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Home / Health / More cases of carnivorous bacteria in the Gulf of Mexico and elsewhere are likely due to climate change

More cases of carnivorous bacteria in the Gulf of Mexico and elsewhere are likely due to climate change



At least one health expert says the Gulf of Mexico sees more cases of carnivorous bacteria this year.

(Tim Boyles / Getty Images)

  • More than half a dozen cases of carnivorous bacteria have been linked to the Gulf of Mexico.
  • Three of the cases were deadly.
  • The bacteria that cause these bacteria thrives in warm brackish water.
  • Warmer water due to climate change probably means there will be more cases.

More than half a dozen cases of carnivorous bacteria, including three that were fatal, have been linked to the Gulf of Mexico in recent months.

The Gulf waters and surrounding bays, warm and nutritious, are a perfect home for bacteria that can cause necrotizing fasciitis, the official name for carnivorous bacteria.

With climate change warming the oceans, these infections will become more common and be found in a wider range of places, the authors said in a report in the Annals of Internal Medicine.

The perpetrator of many cases is Vibrio vulnificus, a naturally occurring bacterium in warm, brackish seawater. It can get into the skin of a person through a cut or a scratch. In healthy people, it usually causes a mild illness, according to the Florida Department of Health. However, Vibrio can cause necrotizing fasciitis in people with weakened immune systems.

(MORE: Carnivorous bacteria may spread as the oceans heat up, researchers say )

Shaving, and when the bacteria is there, it can exploit the opening , Mosquito bites. Tiny grazes can be an entry point "Dr. Gordon Dickinson, a staff surgeon at the Miami VA Healthcare System and a professor of medicine at the University of Miami, opposite the Miami Herald.

The skin, Vibrio vulnificus, can infect humans when they eat contaminated raw shellfish, especially oysters. The Florida Health Department reports that there were 92 cases of Vibrio vulnificus in the state in 201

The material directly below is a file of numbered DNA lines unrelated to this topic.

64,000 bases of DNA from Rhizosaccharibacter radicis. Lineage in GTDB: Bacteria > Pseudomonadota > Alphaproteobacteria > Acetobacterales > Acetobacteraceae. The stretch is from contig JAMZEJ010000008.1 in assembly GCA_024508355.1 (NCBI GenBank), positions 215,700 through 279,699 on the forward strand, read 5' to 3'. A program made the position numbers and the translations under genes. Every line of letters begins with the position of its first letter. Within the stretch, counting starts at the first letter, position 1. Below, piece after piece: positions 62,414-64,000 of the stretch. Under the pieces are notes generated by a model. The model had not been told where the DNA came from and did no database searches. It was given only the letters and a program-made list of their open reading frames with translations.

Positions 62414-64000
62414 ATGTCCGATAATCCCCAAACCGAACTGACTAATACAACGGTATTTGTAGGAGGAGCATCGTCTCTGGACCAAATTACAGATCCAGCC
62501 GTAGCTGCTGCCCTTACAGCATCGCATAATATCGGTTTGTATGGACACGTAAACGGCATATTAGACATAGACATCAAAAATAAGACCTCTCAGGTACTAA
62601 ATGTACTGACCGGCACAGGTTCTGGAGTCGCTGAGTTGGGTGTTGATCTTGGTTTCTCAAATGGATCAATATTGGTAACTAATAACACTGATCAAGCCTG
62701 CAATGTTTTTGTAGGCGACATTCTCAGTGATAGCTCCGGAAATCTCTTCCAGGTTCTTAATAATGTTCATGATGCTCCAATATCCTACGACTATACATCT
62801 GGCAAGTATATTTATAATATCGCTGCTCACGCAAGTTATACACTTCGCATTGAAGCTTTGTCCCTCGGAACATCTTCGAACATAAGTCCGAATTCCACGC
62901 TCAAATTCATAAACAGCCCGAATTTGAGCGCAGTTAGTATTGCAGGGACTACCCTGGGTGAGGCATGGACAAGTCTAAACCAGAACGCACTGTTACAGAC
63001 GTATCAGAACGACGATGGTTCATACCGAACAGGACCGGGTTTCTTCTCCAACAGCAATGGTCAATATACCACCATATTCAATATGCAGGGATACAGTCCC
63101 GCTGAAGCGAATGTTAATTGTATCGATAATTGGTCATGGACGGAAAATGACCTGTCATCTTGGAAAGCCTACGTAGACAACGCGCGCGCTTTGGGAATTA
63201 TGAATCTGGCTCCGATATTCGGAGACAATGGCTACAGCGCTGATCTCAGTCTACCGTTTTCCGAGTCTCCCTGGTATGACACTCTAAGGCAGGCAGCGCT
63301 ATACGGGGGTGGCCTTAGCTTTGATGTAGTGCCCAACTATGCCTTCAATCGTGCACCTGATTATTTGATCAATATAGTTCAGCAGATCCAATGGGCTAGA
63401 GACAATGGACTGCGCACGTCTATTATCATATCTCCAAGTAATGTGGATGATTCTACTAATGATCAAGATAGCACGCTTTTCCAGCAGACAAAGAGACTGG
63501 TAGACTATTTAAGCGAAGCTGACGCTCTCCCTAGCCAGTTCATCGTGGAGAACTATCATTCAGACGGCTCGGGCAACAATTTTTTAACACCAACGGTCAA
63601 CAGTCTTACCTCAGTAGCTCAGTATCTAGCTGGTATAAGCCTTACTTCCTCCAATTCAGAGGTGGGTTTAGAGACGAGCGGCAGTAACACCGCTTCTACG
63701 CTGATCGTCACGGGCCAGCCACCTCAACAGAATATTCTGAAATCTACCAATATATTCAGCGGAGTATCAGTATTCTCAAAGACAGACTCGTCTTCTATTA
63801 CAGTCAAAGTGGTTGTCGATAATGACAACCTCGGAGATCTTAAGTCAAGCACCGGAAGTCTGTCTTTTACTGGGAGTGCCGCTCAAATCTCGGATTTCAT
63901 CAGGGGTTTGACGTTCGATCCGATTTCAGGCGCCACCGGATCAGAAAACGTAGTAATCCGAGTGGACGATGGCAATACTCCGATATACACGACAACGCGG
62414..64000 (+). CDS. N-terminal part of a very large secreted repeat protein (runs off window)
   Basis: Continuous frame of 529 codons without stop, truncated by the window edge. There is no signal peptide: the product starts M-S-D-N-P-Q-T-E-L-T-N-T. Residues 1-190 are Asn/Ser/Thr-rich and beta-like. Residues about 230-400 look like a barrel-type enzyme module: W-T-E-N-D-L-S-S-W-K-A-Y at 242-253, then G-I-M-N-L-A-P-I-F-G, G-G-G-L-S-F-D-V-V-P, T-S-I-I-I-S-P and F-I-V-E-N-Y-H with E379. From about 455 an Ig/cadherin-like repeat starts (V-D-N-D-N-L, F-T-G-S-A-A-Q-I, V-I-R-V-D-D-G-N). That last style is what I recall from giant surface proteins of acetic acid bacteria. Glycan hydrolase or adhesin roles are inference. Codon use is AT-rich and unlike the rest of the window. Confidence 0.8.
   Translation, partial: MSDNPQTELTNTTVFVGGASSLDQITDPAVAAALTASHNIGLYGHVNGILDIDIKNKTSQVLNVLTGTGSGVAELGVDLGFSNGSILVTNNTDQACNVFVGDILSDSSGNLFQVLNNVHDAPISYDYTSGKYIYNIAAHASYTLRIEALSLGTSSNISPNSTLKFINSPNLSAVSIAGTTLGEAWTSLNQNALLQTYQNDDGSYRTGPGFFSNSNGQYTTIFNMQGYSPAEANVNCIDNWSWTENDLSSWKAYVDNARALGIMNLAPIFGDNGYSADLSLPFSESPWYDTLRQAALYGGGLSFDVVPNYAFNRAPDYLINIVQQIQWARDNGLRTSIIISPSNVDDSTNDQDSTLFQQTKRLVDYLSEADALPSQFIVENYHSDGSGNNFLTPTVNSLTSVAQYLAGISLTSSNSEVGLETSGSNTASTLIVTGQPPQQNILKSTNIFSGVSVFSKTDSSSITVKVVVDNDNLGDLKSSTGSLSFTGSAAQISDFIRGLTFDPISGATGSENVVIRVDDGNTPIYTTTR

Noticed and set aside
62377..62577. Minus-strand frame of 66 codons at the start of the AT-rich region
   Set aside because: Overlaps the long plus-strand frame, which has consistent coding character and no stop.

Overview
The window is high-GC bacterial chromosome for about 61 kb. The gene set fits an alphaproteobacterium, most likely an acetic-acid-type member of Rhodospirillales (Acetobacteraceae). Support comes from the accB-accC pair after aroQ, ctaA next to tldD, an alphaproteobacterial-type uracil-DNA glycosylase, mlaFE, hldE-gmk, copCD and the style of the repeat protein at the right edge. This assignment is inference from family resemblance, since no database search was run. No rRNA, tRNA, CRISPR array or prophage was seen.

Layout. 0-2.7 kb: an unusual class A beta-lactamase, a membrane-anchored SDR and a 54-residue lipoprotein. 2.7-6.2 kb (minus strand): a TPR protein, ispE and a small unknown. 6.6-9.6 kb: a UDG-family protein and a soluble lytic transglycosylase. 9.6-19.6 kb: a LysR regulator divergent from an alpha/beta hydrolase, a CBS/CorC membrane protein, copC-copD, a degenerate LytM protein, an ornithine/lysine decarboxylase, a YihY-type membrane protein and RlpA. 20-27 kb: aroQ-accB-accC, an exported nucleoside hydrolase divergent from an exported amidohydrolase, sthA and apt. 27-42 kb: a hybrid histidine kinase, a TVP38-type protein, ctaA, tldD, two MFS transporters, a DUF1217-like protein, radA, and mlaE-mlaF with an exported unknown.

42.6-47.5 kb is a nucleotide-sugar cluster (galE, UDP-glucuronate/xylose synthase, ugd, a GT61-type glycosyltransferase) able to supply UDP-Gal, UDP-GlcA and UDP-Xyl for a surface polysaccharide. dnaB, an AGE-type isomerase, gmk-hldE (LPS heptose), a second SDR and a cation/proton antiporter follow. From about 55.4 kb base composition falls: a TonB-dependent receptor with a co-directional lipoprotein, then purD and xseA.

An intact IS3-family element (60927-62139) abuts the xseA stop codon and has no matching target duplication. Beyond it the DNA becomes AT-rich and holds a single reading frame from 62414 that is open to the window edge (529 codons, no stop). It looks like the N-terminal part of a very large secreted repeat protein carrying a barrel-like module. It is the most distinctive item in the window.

7 and 2018. There were 20 deaths during this time. From 2008 to 2018, there were 108 deaths. The CDC estimates that Vibrio vulnificus causes about 205 infections annually in the US . According to CDC, about 1 in 7 people die from Vibrio vulnificus wound infection. (Group A streptococci, the bacteria causing throat infections, are the most common cause for necrotizing fasciitis, according to the Centers for Disease Control and Prevention, but do not live in water.)

Occurred in some cases Vibrio infection is likely due to a fishhook, toe stump, a cut on one leg, or some other skin crack. Two of the victims allegedly did not go into the water.

Debra Mattix said her husband, Gary Evans, 56, has no obvious wounds and, according to KHOU, never got into the water during a camping trip to Magnolia Beach in Texas on July 4 .

"His hat fell into the water a couple of times, and he picked it up, and you only laughed at it, and he put it back on its head, right?" Asked Debra Mattix. Could it be when he pulled the crab traps out of the water and the breeze, part of the water splashed on him then But to say we swam in the water, no, we are never got into the water. "

The Vibrio bacterium entered Evan's bloodstream and his organs failed, but within four days he was dead.

(MORE: 5 New Coral Discovered in the Gulf of Mexico Reefs )

Dave Bennett of Memphis, Tennessee, died within 48 hours of visiting Destin Beach in Florida on July 5 and 6 for an infection because of being treated for cancer

"I do not want to keep people away from the beach. I love the beach, my father loved the beach. That was his favorite place, but it's not worth your while. "Life for life," said Cheryl Wiygul, Bennett's daughter beach.

The family of Lynn Fleming, who died on Florida's Anna Maria Island in June of a necrotizing fasciitis , also does not want people to be scared to go to the beach, because their son said he wants people to become more aware of the possibility of infection.

"We do not keep people from spending time "said Wade Fleming to CNN," We met a lot of people from Florida who said they have never heard of necrotizing fasciitis. "

" Maybe they should think about signs that Warn people on the beach, "Fleming said.